|The President of the Republic in the Rapla County on June 12, 2001
It would be easiest to start with the Märjamaa Church. In the churchyard, there are 399 names carved in stone - the losses we have borne, but this is only a fraction of our losses. To talk about Rapla County - Rapla County has, at different times and for many reasons, lost 1500 people. Probably more. And today we commemorate those, we honour those who are here with us, who survived; and also the majority that is no longer with us, who had to sacrifice their lives, their families, and their hopes for future in the name of free, better and wealthier Estonia, which their eyes were never to behold. Those who are no longer with us can be found in the forests of Siberia and in the cold tundra, in the German war cemeteries, in the bottom of the Baltic Sea; some managed to escape during and from World War II to Sweden and England, to Australia, to the United States, and to Canada. Today they are all here with us in their thoughts, and it is our task to see them as if they were sitting right beside you on these very benches. This is our duty to them, and thus, we would also be fulfilling their dearest wish to be with us, to be under the blue, black and white flag, to be in free Estonia, to be under this blue sky that is no longer overcast.
The Broken Cornflower is an image, and I like this image. Cornflower is Estonia's national flower, and World War II broke this cornflower, perhaps more ferociously than it affected any other country or nation. We must first of all consider this, and understand that we are speaking as citizens of the Republic of Estonia, as citizens of a very small country, who before World War II did everything in their power for Estonia to be free and prosper, to be peaceful and happy. And we were proud of this Estonia where there was no crime, where wealth came with work, and where Estonia was well-known for her goods, good quality, noteworthy accomplishments in sports, and perhaps also for the fact that before the war, Estonia was on the top of Europe for the number of books translated into Estonian per capita. We had every reason for happiness, and we were happy. Where did our happiness disappear? Were we to blame for our lost happiness?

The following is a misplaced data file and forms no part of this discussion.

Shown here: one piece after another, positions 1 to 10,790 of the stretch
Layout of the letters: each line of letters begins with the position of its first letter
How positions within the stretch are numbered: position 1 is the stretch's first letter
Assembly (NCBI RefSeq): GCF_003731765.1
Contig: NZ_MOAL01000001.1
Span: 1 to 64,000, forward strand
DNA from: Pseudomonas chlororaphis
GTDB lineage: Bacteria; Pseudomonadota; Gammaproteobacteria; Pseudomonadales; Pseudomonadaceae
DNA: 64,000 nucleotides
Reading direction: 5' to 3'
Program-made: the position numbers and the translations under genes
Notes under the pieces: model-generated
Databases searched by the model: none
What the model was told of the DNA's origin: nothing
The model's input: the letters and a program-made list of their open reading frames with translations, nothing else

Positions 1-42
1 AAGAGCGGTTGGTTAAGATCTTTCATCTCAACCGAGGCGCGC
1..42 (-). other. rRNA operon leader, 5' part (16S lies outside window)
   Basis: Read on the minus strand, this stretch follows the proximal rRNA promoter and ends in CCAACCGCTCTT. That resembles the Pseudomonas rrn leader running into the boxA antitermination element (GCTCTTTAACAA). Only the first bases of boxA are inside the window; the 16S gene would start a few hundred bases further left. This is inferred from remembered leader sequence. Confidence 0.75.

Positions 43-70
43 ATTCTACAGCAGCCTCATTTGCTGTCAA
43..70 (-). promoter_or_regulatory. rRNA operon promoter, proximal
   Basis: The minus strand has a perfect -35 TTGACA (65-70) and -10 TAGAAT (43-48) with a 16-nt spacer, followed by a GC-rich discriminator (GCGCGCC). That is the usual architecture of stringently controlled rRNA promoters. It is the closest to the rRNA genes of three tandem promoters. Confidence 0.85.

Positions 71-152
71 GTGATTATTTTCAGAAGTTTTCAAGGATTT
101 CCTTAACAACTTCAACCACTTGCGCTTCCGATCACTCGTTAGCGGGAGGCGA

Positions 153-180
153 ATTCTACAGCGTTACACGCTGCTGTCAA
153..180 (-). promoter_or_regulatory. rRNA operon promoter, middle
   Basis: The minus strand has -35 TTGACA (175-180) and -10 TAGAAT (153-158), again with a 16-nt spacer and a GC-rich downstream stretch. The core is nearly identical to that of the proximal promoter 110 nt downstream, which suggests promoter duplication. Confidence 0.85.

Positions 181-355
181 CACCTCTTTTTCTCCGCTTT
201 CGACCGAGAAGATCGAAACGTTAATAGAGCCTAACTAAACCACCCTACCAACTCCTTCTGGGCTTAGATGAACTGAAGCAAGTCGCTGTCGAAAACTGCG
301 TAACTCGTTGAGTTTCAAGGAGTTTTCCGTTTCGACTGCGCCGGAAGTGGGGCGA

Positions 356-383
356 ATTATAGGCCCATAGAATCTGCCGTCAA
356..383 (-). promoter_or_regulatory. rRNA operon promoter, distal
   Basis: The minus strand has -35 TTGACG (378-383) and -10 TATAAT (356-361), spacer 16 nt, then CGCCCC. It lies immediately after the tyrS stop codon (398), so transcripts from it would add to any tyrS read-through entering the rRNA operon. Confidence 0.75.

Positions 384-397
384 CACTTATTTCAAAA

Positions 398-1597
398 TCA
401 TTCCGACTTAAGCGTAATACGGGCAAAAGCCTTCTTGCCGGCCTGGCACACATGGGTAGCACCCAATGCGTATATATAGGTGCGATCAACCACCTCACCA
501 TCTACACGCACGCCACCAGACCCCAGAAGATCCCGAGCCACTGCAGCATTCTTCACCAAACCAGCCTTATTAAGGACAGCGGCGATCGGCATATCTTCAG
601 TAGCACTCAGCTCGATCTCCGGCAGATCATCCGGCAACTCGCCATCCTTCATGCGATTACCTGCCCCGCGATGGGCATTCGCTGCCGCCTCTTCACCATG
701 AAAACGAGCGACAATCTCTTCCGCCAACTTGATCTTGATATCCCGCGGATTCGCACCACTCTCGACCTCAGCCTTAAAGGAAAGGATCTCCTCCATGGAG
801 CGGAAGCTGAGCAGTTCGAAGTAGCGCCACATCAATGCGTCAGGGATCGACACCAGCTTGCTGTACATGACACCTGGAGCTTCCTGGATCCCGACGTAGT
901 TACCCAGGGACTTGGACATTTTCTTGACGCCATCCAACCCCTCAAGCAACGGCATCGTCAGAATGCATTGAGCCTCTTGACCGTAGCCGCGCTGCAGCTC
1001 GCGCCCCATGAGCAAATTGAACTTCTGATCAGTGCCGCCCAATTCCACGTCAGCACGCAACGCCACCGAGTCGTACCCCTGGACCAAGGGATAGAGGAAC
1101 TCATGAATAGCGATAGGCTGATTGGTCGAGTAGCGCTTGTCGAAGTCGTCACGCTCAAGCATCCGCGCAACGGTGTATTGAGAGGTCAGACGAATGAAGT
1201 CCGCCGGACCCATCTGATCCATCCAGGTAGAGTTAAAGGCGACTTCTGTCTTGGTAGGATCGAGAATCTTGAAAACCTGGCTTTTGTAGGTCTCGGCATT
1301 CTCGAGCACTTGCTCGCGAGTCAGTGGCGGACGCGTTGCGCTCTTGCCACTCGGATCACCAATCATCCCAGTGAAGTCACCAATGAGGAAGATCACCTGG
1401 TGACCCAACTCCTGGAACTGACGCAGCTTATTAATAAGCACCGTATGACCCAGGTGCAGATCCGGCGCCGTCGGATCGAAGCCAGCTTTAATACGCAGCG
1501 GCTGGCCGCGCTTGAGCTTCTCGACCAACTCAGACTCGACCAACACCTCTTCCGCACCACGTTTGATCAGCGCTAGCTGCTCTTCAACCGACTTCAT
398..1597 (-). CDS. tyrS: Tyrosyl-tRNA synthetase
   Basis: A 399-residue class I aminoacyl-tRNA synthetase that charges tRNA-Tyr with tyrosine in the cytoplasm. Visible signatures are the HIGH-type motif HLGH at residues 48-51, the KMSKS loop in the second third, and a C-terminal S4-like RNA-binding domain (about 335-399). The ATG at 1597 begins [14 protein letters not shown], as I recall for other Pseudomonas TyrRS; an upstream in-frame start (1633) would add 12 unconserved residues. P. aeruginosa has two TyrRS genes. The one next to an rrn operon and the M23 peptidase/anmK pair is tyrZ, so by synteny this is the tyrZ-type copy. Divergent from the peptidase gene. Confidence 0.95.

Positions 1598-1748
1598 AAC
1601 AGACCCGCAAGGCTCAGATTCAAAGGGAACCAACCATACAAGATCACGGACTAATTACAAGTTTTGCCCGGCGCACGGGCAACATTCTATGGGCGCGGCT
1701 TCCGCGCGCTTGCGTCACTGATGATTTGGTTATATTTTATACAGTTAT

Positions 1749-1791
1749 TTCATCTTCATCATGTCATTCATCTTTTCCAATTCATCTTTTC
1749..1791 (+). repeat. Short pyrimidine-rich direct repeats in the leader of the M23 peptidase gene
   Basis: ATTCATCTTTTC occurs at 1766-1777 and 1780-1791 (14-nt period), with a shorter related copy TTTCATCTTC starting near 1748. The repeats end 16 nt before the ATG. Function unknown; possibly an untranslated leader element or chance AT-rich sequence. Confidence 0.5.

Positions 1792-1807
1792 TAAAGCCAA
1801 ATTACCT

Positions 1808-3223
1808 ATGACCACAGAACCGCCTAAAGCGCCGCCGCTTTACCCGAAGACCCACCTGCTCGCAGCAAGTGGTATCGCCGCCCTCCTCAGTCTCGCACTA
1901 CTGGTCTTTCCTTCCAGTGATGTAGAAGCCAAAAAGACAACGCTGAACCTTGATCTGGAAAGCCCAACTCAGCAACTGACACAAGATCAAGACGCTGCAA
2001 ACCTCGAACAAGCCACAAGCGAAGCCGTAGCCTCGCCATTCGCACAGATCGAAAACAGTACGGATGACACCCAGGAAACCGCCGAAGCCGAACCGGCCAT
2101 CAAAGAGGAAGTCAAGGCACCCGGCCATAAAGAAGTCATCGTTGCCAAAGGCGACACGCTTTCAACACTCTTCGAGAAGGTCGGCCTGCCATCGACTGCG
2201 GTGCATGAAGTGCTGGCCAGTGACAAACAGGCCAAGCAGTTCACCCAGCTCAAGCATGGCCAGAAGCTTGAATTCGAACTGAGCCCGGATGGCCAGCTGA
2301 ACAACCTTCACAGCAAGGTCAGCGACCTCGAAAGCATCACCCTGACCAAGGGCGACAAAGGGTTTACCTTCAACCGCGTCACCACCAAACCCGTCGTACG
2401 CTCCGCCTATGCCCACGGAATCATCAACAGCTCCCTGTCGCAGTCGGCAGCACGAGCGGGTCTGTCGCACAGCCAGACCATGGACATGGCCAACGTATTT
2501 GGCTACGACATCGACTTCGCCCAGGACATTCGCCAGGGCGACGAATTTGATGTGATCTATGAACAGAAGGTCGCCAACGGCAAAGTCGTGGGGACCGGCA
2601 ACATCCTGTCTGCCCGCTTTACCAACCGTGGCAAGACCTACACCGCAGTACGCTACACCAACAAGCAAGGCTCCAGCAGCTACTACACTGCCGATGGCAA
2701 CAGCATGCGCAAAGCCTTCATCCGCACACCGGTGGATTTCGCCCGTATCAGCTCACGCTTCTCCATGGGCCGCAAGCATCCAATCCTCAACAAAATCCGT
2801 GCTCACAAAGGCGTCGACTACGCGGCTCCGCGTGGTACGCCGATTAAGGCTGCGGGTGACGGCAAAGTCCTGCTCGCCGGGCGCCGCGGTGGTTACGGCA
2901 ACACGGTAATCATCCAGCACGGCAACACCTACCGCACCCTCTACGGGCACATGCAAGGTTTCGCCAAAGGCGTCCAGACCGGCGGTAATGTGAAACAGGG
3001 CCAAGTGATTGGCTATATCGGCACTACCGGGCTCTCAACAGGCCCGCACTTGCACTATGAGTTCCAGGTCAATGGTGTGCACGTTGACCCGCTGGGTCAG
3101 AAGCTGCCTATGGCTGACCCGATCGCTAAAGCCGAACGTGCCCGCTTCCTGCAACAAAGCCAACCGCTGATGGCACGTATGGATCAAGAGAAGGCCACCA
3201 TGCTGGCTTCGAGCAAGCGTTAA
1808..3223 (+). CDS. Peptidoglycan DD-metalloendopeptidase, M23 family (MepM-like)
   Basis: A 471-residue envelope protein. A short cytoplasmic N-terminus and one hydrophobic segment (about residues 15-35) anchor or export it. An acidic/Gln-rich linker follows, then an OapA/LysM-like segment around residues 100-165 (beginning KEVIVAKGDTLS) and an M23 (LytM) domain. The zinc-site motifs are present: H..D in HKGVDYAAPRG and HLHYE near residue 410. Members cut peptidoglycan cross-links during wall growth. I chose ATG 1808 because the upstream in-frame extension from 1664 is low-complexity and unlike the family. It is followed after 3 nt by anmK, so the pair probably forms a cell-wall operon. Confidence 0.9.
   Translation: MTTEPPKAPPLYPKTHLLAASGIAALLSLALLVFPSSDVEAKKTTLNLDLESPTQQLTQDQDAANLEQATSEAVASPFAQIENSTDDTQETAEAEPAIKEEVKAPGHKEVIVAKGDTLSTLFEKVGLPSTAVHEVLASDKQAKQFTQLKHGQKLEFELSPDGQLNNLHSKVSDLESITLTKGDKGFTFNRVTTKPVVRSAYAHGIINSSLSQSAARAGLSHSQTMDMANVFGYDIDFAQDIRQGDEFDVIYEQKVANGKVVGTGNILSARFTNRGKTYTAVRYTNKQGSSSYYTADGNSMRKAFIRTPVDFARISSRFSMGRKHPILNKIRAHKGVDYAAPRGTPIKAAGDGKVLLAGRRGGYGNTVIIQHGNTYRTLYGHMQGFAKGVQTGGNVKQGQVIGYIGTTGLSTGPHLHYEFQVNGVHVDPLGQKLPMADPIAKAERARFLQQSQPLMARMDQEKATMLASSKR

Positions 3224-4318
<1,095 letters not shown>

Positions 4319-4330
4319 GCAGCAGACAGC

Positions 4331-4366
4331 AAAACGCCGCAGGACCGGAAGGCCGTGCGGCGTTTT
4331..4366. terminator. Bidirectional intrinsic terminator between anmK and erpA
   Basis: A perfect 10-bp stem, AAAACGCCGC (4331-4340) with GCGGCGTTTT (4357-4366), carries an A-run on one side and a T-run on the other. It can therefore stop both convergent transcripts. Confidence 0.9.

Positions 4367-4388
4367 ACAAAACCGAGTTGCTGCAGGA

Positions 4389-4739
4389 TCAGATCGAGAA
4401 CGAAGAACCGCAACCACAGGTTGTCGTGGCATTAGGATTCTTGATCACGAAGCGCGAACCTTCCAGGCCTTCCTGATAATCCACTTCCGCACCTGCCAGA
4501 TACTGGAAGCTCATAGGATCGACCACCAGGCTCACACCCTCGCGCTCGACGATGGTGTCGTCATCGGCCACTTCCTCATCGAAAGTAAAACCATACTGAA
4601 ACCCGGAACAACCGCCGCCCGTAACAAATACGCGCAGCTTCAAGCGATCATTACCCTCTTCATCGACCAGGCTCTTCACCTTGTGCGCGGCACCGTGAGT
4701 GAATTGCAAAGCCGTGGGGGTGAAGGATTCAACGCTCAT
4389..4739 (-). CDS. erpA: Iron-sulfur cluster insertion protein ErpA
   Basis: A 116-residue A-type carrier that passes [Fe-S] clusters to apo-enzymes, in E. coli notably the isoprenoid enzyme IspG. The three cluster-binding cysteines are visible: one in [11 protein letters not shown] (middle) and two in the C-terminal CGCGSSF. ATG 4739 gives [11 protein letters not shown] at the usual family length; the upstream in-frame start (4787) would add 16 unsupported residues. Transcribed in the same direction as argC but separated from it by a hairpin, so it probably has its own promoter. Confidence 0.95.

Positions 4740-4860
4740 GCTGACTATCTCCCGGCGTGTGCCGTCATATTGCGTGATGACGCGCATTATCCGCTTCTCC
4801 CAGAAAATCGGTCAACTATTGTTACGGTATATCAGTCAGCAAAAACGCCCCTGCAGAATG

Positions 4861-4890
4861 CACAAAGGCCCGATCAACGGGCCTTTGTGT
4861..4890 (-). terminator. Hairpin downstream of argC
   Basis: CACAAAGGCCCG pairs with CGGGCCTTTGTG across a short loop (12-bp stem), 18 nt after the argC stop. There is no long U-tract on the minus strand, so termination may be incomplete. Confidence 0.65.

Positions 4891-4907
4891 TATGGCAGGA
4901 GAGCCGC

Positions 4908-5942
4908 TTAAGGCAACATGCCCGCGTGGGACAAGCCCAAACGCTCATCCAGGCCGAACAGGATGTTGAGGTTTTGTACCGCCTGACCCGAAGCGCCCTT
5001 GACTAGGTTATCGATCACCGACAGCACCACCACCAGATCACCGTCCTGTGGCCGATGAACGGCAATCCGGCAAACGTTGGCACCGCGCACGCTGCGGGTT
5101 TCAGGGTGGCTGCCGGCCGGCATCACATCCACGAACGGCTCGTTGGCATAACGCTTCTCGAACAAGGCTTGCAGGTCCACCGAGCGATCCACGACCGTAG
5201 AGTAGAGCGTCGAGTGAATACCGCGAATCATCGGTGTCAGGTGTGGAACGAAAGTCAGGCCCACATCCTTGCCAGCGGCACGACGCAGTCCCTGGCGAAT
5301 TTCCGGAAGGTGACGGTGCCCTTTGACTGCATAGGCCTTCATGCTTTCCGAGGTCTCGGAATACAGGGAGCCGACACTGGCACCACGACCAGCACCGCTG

My dear fellow countrymen, we were not to blame, or if we were, then only for being a little too kind-hearted, too idealistic and unheeding of the threat that rose from the pact between the two totalitarian states of Europe. I am, of course, talking about the Hitler-Stalin pact; of course I am saying that those two rascals tried to divide Europe with their red pencil, and this red division line - a line of blood - also crossed Estonia. This is where it all started. It is our task not only to commemorate all those who are no longer with us, it is also our task to look into the future and ask ourselves: what else could we do so that what happened to Estonia in the past would be impossible in the future, so that Estonia would indeed be independent and free, and so that her security and the future of her children would indeed be in our hands - in the hands of the people of Estonia, so that we could safely say to our children: ''Go on, there is a wonderful future ahead.''